RAVENNA, Ohio — Breyona Reddick, a 19-year-old Cleveland woman who went to Hiram College on scholarship to study nursing in the fall of 2019, insisted to the doctors who discovered an umbilical cord in her in October that she had never been pregnant.
She offered to show them photos of two negative pregnancy tests she took to prove it.
She said the same thing to Hiram’s police chief, who questioned her at Geauga Medical Center after a cleaning crew at the college dorm where she lived found a newborn dead in a trash bag.
And, after doctors diagnosed her with psychosis and local amnesia and admitted her in the hospital’s psychiatric unit, she still said she did not remember being pregnant.
Now, after a deputy medical examiner used a widely discredited test that his own boss said was unreliable to help him determine that the 7-pound baby Reddick delivered in her dorm bathroom was born alive, the former high school honors student faces a prison sentence of up to 16½ years in prison.
Reddick pleaded guilty April 12 to involuntary manslaughter, a first-degree felony. Portage County Prosecutor Victor Vigluicci had initially sought multiple counts of aggravated murder that could have put the woman behind bars for life if a jury had convicted her.
The sentencing hearing is set for June 21.
Reddick is being represented by Aaron Schwartz and Joseph Patituce at Patituce and Associates law firm.
“This case was an unmitigated tragedy for everyone involved,” Patituce said. “We appreciate the prosecutor’s reasonable approach to the case and hope Miss Reddick can move forward.”
Vigluicci did not return a voicemail seeking comment.
Reddick, who grew up near East 119th Street and Kinsman Road in Cleveland, went to the Cleveland Clinic shortly after she graduated from John Adams High School in June 2019 with complaints of painful cramps during her menstrual cycle, according to court records. She told a doctor the cramps, which usually occurred on the first day of her cycle, were sometimes so debilitating she would vomit and miss school.
A doctor diagnosed her with dysmenorrhea, a condition of severe menstrual cramps, and prescribed her medication.
Reddick, who is 4 feet 11 inches tall, weighed 108 pounds at the visit, the records say. She would have been five months pregnant.
Reddick turned 19 on Oct. 16, 2019, and her family later reported that she had been complaining that she was constipated at a gathering, according to records.
Reddick said her father gave her a laxative and told her to drink some apple juice, the documents indicate.
At some point, overnight between Oct. 17 and Oct. 18, Reddick got out of bed and went to use the bathroom.
Reddick said her roommate came to help when she heard Reddick struggling and helped her to go to the bathroom after her dayslong constipation.
About 11 a.m. Oct. 18, 2019, members of a cleaning crew found a black trash bag inside a bathroom at the Whitcomb Dorm and carried it outside to put it in a dumpster, according to court records. One of the members decided to open the bag and discovered the newborn’s body wrapped in pieces of clothing.
Paramedics did not attempt to resuscitate the baby and pronounced him dead.
Police did not find any witnesses in the dorm who saw or heard the baby alive.
When Reddick went to the hospital about 3 p.m. that day, she weighed 110 pounds, just two pounds more than her weight at her appointment four months earlier, records say.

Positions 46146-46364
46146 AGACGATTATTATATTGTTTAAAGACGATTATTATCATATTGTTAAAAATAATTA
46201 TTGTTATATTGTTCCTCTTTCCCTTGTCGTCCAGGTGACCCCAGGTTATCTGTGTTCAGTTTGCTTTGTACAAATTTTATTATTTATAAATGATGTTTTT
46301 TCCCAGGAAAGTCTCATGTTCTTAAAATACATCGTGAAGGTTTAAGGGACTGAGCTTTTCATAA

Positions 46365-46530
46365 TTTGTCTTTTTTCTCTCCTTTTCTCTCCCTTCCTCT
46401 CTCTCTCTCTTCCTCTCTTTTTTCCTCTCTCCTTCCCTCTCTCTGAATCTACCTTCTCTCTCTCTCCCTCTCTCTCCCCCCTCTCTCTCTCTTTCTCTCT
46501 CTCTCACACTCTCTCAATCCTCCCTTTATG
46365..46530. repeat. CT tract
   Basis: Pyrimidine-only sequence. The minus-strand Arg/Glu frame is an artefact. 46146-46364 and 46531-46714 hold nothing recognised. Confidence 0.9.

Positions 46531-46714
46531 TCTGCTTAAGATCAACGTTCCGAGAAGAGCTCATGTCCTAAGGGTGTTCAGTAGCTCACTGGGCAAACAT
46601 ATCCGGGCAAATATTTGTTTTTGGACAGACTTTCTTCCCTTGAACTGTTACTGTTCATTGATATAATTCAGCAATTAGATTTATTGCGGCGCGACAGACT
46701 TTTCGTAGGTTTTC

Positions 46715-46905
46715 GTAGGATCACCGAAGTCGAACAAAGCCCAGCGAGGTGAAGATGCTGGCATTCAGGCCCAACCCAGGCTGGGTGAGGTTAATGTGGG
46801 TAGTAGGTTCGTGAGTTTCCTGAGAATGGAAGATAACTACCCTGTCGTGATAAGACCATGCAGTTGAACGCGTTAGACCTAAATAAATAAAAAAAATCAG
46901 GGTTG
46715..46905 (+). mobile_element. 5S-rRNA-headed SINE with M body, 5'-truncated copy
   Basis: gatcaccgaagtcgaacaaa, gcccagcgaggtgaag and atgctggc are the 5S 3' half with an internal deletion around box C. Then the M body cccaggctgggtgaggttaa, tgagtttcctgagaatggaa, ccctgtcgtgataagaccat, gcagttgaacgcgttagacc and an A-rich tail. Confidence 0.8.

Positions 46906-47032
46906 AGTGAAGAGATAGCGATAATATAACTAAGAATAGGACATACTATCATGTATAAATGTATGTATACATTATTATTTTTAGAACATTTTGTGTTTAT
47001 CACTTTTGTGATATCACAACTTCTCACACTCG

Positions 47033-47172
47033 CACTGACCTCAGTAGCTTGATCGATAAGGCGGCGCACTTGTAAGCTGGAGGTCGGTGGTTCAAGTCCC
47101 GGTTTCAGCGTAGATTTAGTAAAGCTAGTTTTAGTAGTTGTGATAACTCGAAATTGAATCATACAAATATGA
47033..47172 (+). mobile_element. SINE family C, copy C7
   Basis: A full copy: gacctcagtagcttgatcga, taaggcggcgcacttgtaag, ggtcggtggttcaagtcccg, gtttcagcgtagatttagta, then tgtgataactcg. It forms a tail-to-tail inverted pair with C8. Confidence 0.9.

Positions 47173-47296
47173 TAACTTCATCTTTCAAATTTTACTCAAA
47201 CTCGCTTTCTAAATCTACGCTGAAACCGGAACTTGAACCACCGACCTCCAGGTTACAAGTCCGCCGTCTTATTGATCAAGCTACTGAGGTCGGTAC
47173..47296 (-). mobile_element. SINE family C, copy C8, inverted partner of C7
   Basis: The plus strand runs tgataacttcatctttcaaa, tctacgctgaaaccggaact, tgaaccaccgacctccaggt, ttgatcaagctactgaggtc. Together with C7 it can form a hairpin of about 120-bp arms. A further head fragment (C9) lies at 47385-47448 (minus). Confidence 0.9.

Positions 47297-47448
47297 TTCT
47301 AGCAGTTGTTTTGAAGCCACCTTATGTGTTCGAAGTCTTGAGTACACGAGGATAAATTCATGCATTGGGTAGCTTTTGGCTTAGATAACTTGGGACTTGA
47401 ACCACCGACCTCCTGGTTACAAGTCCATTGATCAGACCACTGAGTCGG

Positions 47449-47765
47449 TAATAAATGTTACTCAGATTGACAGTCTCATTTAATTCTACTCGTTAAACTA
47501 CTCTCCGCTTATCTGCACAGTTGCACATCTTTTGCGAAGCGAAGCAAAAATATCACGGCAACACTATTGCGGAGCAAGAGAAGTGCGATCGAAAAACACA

‘Sweet’ and cooperative
She insisted she had never been pregnant and told staff she was a virgin, according to records. She said she believed paramedics took her to the hospital to treat her constipation.
Doctors diagnosed her with psychosis, local amnesia and dissociation, a condition where pregnant women become detached from the reality that they are pregnant.
They had her involuntarily committed to the hospital’s psychiatric ward, where she spent five days undergoing therapy and treatment, records say. Doctors noted that she was “sweet” and cooperative, but still said she had no recollection of being pregnant or giving birth.
The Portage County coroner’s office asked its counterpart in Cuyahoga County to conduct the autopsy. Todd Barr, the deputy medical examiner, did the procedure.
Barr determined the newborn weighed 7 pounds, 15 ounces and was 22.5 inches long. There was no food but meconium, the dark fluid that is in the stomach of fetuses and newborns until replaced with milk or formula.
Barr examined the lungs, which he reported being a dark, reddish purple, and found several air sacs were partially expanded.
Barr also conducted the controversial lung-float test, where the lungs are placed in liquid. If the organ floats, then the theory is that it contains oxygen, which is a sign that the newborn had drawn a breath — and was, therefore, born alive.
The lung floated, Barr wrote.
Barr cut the lung into pieces, and the pieces also floated, the report said.
Barr noted that he found no evidence of decomposition and no effort to resuscitate the child.
Barr determined that the baby boy was born alive and died of “asphyxiation due to exposure and postpartum inattention,” according to the autopsy.
The Portage County coroner’s office used the determination to deem that the boy’s death a homicide.
Reddick was indicted in March 2020 on three counts of aggravated murder, one count of murder, one count of felonious assault, one count of endangering children and one count of tampering with evidence.
Schwartz, Reddick’s attorney, questioned Barr’s use of the lung-float test in court filings and asked Common Pleas Judge Becky Doherty to bar his testimony about the test from court.
‘The test that won’t die’
The test, which was been used since the 1700s, has been criticized by forensic pathologists for decades as unreliable.
University of Kentucky Professor Gregory Davis, who is the state’s former medical examiner and a professor, calls the procedure “the test that won’t die.”
Air can get into a stillborn baby’s lung through multiple ways both during and after birth, Davis said. The act of squeezing through a woman’s birth canal can compress a stillborn baby’s chest cavity and lungs, and once the baby is out of the canal, the lungs expand and can take in air, Davis said.
Even a microscopic amount of decomposition in the lungs, which begins within the first 24 hours of death, could result in gas forming, Davis said. That, too, could cause the lungs to float, he said.
“All that test tells you is that there is enough air or gas in that tissue that makes it float,” Davis said. “It doesn’t tell you that the baby was born live. That’s the intellectual leap that some of my colleagues just can’t seem to give up.”